Question: What is happening with the St. Emilion classification?
Answer: Both Ausone & Cheval Blanc have opted out thereby throwing the present classification in St. Emilion into disarray. Further complications are arising because Domaine Clarence Dillon (Haut-Brion & La MIssion Haut-Brion) just acquired Grand-Pontet to combine with their Quintus (old Tertre Daugay) and L’Arrosee (outstanding 1961) properties – which regulations do not allow. The result in St. Emilion is that some of the best estates have withdrawn from the classification system yet are producing some of the very highest quality wines. A real dilemma that will have to be resolved.
On September 21, 2021 in Vancouver BC at Blue Water Cafe we celebrated the seventies and eighties as a wonderful period for old style classic cabernet in California. The focus was a 10 year vertical of historic Mondavi Reserve Cabernet Sauvignon ranging from 1974 to 1989. The event was possible through the generosity of knowledgeable longtime collector Dave Spurrell who had cellared all these bottles for many decades. He also provided a short history of the man Robert Mondavi born in Virginia Minnesota in 1913 and passed away at the age of 94 on May 16, 2008. Your scribe has had the pleasure of trying all these wines several times over the years but they now have become an important part of California wine history. We wondered how they were holding up presently. That 1974 is approaching 50 years of age! Though served as the first of ten this beauty shone so brightly. Lots of deepest dark young red colour exploding with that distinctive eucalyptus mint cedar bouquet and lots of life with elegance left even in standard 750 ml well stored. My last two experiences of this wine was in magnum even more remarkably fresh and age worthy. Remember buying the regular Mondavi cab 1974 (12.6 abv 91% CS, 5 Merlot, and 4 Cab Franc 24 months 3/4 French Nevers & 1/4 American oak) at the Washington State Liquor Board for a bargain price of $4.65. The Reserve was picked at 23.7 Brix for 13.6 abv using 86% CS & 14% Merlot with the same oak treatment for 30 months. Surprised to see the low score of 87 from Wine Spectator (but all scores were lower in those days) and similarly low for all the Reserve wines. Maybe because of bottle variation due to filtering experiments that were being done for 1974. The 1969 Unfined & 1970 Unfiltered both with 15% Cab Franc were forerunners for this style. The other wines were all solid and holding rather well: 75 leaner herbal, 76 100% CS aged rim, 77 drought year baked intense, 80 has 13% Merlot lighter forwardly. Second flight had 85 as group fav elegant under 13 alcohol again, 86 paler stylish with highest Cab Franc in this series at 12%, 87 fuller richer 2nd fav of second flight, 88 solid, 89 has 91 CS 9 Merlot. Volume increased from some 9000 cases back in 1974 to a norm a round 15000 cases in the eighties. Really like the lower alcohol cool fruit so drinkable easy style of those days. Robert Mondavi always commented that the 1974 vintage would have been outstanding if he had used 100% French oak which would have provided the wine with better finishing lift. He would be pleased to know that it is still terrific and is truly outstanding the way he made it. Congrats.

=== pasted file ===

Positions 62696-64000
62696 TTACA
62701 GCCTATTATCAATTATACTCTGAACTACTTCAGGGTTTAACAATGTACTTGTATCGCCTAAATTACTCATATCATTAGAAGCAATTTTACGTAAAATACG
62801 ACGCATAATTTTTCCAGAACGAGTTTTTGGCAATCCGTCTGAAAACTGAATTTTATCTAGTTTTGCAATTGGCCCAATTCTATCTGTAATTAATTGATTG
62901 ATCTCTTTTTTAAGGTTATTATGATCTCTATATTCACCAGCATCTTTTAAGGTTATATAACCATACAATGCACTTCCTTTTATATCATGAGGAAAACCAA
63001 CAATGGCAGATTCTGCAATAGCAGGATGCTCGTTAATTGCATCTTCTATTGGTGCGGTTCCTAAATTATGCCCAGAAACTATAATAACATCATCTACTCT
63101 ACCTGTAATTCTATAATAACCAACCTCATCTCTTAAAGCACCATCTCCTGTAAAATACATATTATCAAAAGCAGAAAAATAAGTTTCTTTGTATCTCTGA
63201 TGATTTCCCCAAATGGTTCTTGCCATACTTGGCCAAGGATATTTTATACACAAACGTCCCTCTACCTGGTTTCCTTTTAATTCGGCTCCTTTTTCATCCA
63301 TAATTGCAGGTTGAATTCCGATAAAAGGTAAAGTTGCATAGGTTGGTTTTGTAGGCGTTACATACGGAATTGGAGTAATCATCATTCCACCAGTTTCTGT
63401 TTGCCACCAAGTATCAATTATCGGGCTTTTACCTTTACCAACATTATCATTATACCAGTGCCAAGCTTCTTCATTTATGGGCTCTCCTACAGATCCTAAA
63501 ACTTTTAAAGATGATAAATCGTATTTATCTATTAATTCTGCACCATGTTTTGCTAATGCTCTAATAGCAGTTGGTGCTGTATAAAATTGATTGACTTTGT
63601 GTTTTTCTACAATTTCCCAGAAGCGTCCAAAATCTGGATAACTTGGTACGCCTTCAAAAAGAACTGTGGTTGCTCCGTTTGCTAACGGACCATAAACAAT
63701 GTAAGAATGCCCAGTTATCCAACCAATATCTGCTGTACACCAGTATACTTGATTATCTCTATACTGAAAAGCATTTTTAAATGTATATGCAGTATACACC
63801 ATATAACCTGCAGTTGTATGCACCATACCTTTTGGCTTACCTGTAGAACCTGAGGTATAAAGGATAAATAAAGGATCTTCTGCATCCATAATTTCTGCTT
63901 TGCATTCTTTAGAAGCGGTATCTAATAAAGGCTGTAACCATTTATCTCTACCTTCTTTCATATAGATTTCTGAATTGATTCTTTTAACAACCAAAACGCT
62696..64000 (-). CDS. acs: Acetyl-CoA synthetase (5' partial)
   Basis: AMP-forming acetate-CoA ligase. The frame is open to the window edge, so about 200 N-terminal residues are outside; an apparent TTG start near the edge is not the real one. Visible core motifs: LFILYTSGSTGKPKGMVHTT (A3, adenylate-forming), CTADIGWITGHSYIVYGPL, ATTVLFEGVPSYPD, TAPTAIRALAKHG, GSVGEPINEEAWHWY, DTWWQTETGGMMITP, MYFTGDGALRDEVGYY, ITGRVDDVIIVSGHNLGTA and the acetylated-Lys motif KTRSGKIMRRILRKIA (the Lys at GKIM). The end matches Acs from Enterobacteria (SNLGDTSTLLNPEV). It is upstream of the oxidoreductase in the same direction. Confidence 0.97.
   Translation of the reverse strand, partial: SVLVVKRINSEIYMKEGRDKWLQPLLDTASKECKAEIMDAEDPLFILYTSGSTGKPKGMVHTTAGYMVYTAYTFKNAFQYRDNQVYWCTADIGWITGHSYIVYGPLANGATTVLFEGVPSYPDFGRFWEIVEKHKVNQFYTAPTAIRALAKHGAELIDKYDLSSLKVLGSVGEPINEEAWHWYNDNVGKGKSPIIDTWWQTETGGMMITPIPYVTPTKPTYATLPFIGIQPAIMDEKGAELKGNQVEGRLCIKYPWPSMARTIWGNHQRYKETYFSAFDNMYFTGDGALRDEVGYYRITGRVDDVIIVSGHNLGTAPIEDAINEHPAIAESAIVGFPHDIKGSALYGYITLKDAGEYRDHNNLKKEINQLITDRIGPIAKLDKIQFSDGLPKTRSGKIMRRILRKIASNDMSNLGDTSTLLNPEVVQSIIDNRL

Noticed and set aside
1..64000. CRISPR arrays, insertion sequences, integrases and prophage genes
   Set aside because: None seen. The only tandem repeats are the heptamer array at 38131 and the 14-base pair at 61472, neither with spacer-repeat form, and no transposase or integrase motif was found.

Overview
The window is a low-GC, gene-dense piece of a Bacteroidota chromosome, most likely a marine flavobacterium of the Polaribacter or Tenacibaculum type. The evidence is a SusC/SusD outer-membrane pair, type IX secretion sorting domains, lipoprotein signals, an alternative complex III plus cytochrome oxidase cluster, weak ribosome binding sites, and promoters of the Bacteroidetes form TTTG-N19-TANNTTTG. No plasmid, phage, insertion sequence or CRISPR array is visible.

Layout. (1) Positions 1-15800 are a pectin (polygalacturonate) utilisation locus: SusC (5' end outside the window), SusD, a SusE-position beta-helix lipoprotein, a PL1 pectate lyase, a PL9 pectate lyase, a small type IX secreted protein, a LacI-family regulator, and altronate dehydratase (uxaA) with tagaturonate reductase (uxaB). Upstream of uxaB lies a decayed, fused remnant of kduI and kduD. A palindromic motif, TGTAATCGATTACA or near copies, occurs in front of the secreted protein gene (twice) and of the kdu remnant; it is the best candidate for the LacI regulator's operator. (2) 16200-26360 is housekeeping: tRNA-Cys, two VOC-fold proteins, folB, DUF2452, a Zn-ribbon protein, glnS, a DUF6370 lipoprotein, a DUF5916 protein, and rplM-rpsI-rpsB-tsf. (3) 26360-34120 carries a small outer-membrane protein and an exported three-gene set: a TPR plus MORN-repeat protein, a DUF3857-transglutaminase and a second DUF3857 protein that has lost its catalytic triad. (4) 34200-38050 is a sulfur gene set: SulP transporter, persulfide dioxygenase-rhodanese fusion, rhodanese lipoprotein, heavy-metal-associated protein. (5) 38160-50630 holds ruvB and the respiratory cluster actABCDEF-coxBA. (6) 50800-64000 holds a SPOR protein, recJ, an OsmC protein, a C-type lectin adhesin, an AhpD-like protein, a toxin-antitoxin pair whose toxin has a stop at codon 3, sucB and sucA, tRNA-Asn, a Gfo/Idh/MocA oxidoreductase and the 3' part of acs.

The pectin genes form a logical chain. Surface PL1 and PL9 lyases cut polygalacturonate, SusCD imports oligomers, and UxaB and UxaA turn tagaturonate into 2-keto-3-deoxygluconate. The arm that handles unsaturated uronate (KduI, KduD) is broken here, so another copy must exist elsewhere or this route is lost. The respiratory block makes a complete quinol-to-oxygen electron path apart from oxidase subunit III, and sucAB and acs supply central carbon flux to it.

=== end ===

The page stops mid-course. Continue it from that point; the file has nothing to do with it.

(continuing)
Question: How is the Champagne harvest looking for 2021?
Answer: Lots of concerns on the drastic drop of crop volumes in Champagne for 2021. Good report of September 10 by thedrinksbusiness.com here saying the extreme weather caused a 60% drop. The weather was called “challenging” with April frost (30%) and persistent rain leading to mildew (another 30%). However, the latest report from Harpers.Co.UK of September 21 here is more encouraging while quoting Philipponnat for a “classical” vintage “with crisp acidity” though “Pinot Meunier has caused growers the most headaches.” Still early days so for Champagne lovers it will be interesting to follow the progress of a unique 2021 vintage.
The Annual VanMag Restaurant Awards had been postponed and were delivered live on Instagram today September 20, 2021 at 2 pm by Neal Mclennan Food Editor of Vancouver Magazine. Not your usual classical awards with many categories for normal times but a short hybrid version limited to eight sections to recognize some of the industry leaders during this ongoing pandemic.Thoughtfully done focusing particularly on those who best managed take out orders and pivoting their business for the consumer’s convenience and culinary enjoyment. Presenting any awards at the present time is a delicate subject but this was well done indeed. Excellent summary write-up on the vanmag.com site here with all the details plus pick up the magazine. Congrats!
Question: I am a long time reader of your blog. My question is in regards to Bordeaux 2018 vintage to be released in BC Liquor Stores on September 25th. It has 3 parts and specifically about red wines only: 1) How do you rank 2018 Bordeaux among your favourite post-2000 vintages? 2) Do you have any favourite appellation(s) in this vintage? 3) What are your top three overall picks and what are your top three value picks?
Answer: 2018 Bordeaux shows the results of global climate change in a variable big ripe rich style vintage. Not as consistent and classic as 2005, 2010, or 2016 but more towards 2009 in style. Some excellent wines produced across the different appellations. Today was set for the media tasting for 2018 Bordeaux at BCLDB but cancelled for Pandemic safety concerns. Therefore your scribe is not your best advisor because I have not tasted Bordeaux 2018 wines after bottling – though some barrel samples. However that doesn’t stop me from recommending these: Grand Puy Lacoste Pauillac $190, Branaire-Ducru St. Julien $125, Lagrange St Julien $125, and best value La Gurgue Margaux $55. Good shopping at 8 am September 25!